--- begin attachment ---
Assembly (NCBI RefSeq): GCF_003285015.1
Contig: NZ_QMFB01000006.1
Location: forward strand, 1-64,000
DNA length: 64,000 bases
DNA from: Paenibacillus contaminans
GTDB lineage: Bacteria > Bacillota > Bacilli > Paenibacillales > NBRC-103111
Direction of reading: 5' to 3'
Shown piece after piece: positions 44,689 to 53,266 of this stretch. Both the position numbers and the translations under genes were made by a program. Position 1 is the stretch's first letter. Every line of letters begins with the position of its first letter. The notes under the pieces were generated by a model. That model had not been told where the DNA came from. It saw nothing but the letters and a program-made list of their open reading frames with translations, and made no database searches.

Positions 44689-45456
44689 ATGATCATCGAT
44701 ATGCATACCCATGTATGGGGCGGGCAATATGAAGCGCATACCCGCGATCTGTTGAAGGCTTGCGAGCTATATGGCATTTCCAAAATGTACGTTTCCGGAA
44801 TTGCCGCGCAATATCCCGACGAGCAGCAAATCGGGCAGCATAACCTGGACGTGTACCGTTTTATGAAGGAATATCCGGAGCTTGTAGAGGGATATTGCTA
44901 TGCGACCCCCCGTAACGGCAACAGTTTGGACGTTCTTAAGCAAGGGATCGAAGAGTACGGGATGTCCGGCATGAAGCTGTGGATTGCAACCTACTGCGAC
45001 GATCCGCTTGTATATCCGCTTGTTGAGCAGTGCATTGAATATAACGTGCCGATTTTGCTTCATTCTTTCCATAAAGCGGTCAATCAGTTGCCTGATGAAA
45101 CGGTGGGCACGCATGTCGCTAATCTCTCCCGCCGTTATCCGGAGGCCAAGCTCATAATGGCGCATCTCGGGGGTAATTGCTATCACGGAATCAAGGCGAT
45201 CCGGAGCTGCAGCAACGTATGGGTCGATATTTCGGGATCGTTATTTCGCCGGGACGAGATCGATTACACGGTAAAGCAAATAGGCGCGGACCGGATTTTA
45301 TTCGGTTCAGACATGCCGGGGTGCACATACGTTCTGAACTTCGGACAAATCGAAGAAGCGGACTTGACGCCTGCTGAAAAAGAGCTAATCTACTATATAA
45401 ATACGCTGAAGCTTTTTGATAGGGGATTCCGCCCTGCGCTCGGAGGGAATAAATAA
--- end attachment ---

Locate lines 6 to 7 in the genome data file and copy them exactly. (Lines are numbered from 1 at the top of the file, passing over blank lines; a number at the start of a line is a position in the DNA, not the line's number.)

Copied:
GTDB lineage: Bacteria > Bacillota > Bacilli > Paenibacillales > NBRC-103111
Direction of reading: 5' to 3'